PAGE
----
This essay examines one of the central preoccupations of Mary Robinson’s authorial career, a concern with the poor financial treatment of authors. Writers, Robinson suggests, are demeaned by predatory publishers, heartless or anti-intellectual aristocratic patrons, and a disinterested, distractible reading public, none of whom care to compensate the author for the labors of her pen. In a culture that neither recognizes nor rewards female intellect, women authors are particularly vulnerable, but Robinson’s criticisms transcend the problems caused by gender alone; male authors, too, could fall into penury when their labor was insufficiently valued. Rejecting the Romantic ethos of the solitary genius dying for his art, Robinson calls for a reassessment of authorship’s value, not only as a social and cultural good, but as a valid form of work; she insists that mental labor is labor in the economic sense of the term, and that it deserves compensation with a living wage. Her writings are thus marked by a keen sense of disgust at a culture that neither recognizes economic value in literary creation, nor feels obligated to remunerate the artist for her creations.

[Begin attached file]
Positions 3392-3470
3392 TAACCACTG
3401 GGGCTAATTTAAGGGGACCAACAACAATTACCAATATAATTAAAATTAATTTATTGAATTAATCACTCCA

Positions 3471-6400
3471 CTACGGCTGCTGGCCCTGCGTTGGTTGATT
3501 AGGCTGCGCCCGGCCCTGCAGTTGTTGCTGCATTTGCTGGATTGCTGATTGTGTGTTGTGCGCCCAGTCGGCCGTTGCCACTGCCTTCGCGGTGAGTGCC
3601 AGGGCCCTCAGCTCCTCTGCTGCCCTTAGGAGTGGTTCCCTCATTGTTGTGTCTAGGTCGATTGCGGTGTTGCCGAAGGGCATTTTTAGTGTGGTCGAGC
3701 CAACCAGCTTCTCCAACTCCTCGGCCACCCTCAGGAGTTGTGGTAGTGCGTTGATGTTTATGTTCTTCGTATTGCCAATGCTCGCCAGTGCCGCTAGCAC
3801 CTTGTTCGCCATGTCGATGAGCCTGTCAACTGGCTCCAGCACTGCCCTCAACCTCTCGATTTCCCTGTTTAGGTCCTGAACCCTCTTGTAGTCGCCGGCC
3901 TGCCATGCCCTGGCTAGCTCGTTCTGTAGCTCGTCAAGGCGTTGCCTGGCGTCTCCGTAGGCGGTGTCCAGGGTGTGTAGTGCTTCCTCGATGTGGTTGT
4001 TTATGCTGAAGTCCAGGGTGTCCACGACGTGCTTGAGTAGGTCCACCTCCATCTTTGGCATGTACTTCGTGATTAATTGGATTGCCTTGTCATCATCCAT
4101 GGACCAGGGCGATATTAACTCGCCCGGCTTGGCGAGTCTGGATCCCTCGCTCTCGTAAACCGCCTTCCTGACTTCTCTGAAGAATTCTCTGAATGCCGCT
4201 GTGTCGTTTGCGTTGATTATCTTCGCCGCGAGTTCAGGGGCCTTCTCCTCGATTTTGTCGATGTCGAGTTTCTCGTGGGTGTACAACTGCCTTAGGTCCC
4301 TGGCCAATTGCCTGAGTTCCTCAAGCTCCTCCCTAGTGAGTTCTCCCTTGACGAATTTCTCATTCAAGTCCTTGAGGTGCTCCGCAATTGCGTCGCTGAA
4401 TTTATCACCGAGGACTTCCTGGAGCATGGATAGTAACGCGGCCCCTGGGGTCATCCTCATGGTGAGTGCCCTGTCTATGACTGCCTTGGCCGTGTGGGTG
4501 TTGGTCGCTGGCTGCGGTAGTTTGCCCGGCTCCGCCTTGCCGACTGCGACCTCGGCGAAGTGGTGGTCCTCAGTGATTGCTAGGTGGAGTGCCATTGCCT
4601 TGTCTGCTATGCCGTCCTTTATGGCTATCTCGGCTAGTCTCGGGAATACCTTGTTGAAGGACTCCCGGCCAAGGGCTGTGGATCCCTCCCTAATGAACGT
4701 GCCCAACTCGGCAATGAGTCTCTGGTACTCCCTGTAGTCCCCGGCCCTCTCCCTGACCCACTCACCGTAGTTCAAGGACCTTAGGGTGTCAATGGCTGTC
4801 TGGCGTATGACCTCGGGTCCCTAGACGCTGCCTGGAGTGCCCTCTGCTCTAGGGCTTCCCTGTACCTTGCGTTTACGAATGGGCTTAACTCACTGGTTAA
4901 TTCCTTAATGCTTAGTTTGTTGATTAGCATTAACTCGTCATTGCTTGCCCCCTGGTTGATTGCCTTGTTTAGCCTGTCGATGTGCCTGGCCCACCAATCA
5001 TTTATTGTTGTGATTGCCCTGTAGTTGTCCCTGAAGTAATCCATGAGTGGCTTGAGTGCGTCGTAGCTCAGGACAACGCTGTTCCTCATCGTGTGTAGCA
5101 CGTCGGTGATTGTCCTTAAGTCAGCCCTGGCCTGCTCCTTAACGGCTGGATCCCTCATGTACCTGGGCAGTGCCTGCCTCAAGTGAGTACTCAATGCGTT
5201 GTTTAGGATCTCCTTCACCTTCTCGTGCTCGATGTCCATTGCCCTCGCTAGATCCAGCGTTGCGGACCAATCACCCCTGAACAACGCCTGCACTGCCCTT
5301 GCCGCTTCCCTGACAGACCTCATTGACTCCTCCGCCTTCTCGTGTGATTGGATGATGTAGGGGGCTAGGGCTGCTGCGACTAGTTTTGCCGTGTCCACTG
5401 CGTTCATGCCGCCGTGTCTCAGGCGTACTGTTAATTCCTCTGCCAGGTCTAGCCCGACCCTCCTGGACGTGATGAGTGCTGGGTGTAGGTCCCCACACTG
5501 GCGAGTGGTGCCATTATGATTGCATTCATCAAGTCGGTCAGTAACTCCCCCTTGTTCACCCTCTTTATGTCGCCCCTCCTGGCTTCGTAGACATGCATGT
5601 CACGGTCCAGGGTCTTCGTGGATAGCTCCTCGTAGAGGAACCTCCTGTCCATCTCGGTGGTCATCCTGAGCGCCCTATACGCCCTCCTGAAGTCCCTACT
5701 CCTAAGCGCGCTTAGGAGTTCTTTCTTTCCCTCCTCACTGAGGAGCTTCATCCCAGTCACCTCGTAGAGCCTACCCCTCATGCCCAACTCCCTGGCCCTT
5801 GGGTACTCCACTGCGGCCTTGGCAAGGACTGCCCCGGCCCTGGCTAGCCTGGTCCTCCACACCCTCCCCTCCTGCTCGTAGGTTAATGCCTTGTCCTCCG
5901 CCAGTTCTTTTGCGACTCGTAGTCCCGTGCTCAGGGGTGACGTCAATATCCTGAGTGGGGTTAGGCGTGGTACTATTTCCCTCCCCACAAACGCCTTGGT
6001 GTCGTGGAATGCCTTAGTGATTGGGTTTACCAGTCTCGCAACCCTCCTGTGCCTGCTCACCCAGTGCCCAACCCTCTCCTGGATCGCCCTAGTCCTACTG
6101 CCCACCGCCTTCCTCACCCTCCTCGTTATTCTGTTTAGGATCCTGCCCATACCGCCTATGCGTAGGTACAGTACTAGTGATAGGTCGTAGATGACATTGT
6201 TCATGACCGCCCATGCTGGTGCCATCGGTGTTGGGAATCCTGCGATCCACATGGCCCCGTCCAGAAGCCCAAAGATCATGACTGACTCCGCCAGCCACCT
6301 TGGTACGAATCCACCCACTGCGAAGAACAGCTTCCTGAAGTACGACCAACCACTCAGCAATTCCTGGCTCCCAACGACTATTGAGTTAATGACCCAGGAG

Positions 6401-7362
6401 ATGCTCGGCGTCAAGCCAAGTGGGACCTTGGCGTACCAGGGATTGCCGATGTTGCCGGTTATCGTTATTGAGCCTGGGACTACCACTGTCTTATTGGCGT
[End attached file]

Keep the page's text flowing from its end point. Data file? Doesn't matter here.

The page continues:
Mary Robinson, authorship, economics, Thomas Chatterton
Airey, Jennifer L.
"“Abused, neglected,—unhonoured,—unrewarded”: The Economics of Authorial Labor in the Writings of Mary Robinson,"
ABO: Interactive Journal for Women in the Arts, 1640-1830:
1, Article 1.
Available at: http://scholarcommons.usf.edu/abo/vol6/iss1/1